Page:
Purpose. Slow components of the electroretinogram (ERG) are sensitive to even mild hypoxemia (60 < P(a)o2 < 100 mm Hg) in the cat eye. However, the electrical responses of the inner retina remain unchanged until P(a)o2 is below 40 mm Hg. In this study, the effects of hypoxemia on photoreceptors, on which both slow ERG components and inner retinal activity depend, were examined by recording the a-wave of the ERG. Methods. The ERG of dark-adapted, anesthetized cats was recorded between an Ag-AgCl electrode in the vitreous humor and a reference electrode near the eye. Responses to bright flashes of diffuse white light were recorded at 3-minute intervals during hypoxemic episodes lasting 15 minutes to 2 hours. Results. The cat a-wave was well described by he Lamb and Pugh a-wave model during normoxia and hypoxemia. During mild hypoxemia (P(a)o2 of 50-60 mm Hg), small changes in a-wave amplitude were detected but did not become greater during severe hypoxemia. The mean decrease in the a-wave amplitude during severe hypoxemia (P(a)o2 of 20-30 mm Hg) was 8.9% from the mean amplitude during air breathing. The effects of hypoxemia were more severe on the b-wave amplitude. The mean decrease in the b-wave was 35% at P(a)o2 of 20-30 mm Hg. Conclusions. The a-wave is more resistant to severe hypoxemia than the b-wave. This implies that photoreceptor transduction works almost normally during hypoxemia and that failure of inner retinal Po2 regulation causes the decrease in the b-wave. Previously observed changes in the amplitudes of slow ERG components during hypoxemia may result from changes in the ionic environment, rather than a failure of photoreceptor energy metabolism.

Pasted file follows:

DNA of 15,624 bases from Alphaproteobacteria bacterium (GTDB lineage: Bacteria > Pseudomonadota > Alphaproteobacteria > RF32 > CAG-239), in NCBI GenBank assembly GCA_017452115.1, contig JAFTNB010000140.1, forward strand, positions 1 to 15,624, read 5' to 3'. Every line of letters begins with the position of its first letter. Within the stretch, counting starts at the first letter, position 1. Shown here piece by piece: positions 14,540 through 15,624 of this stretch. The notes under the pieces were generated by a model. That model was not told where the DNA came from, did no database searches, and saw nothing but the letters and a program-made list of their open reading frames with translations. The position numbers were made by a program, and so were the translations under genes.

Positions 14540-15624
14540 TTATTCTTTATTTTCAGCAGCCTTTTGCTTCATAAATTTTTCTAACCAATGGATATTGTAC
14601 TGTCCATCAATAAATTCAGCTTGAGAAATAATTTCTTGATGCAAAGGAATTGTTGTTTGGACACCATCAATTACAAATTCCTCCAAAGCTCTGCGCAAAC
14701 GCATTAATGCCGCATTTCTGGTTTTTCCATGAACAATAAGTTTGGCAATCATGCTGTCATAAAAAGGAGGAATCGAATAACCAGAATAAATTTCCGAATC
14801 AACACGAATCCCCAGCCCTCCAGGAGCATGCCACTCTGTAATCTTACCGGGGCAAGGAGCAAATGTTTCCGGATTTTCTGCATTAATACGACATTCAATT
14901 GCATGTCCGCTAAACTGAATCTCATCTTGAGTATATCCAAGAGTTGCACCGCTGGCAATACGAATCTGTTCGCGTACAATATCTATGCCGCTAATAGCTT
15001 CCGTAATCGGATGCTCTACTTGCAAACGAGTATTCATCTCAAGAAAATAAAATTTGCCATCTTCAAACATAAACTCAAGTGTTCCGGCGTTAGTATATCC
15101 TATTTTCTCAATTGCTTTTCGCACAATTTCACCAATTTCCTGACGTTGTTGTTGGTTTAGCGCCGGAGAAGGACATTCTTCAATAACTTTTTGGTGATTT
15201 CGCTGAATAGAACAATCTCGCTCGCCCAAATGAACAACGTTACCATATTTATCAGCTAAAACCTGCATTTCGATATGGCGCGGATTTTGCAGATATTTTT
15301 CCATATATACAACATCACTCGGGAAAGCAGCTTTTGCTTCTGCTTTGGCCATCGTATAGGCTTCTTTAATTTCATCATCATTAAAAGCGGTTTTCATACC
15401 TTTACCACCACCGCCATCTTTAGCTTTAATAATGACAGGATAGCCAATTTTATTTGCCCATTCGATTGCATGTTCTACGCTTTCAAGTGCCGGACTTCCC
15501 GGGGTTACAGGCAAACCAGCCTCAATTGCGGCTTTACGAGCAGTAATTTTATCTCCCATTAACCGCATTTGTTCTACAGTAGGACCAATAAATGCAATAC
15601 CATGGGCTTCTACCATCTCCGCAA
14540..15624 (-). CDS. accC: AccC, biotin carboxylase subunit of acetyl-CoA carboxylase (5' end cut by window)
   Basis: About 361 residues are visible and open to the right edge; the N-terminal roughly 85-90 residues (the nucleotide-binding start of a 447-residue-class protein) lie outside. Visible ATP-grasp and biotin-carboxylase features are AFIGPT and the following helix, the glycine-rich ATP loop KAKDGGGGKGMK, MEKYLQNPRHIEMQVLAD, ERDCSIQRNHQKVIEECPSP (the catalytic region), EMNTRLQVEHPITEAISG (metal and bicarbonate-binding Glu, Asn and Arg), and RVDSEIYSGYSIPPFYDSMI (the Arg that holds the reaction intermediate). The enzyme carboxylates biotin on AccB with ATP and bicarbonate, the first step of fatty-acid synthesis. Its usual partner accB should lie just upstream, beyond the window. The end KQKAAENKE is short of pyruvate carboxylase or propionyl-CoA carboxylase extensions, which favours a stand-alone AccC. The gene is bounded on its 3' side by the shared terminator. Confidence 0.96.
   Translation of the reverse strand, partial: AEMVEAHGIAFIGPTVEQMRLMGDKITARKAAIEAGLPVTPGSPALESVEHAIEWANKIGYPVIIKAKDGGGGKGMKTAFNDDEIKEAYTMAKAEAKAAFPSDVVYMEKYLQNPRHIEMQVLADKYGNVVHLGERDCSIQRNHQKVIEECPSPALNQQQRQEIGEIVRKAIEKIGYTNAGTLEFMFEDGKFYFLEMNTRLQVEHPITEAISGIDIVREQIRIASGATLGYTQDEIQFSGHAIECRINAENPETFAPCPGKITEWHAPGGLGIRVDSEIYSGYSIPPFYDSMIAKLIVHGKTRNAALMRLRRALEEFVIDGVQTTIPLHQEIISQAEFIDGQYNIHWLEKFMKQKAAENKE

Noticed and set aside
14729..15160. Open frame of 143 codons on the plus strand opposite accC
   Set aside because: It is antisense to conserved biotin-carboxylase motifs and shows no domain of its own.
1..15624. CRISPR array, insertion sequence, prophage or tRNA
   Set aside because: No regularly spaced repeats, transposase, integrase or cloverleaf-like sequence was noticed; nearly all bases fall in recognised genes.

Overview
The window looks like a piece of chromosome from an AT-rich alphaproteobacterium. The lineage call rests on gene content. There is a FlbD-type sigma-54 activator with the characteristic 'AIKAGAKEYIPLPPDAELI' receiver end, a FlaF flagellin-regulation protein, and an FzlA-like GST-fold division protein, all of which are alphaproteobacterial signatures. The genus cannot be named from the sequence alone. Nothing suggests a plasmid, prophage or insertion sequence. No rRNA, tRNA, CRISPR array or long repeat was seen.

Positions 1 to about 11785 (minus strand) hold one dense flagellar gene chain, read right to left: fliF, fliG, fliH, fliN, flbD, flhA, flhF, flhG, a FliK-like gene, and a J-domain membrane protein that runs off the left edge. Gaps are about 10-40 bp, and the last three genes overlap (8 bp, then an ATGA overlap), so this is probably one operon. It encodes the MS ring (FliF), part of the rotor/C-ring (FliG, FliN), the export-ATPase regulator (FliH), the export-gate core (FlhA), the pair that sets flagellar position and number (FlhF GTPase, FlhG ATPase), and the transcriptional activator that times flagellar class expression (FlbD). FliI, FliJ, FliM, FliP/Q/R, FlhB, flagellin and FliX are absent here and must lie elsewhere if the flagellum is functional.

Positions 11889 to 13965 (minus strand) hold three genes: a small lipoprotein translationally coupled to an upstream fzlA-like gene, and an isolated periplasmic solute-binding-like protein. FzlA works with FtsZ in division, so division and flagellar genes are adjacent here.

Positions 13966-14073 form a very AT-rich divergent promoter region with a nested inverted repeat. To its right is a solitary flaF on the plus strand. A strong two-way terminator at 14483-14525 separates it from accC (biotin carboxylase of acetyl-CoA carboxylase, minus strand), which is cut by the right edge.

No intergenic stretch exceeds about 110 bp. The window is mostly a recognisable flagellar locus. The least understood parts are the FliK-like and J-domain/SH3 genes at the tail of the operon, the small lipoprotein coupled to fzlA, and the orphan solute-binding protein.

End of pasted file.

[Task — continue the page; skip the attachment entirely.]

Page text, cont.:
|Original language||English (US)|
|Number of pages||9|
|Journal||Investigative Ophthalmology and Visual Science|
|State||Published - 2000|
ASJC Scopus subject areas
- Sensory Systems
- Cellular and Molecular Neuroscience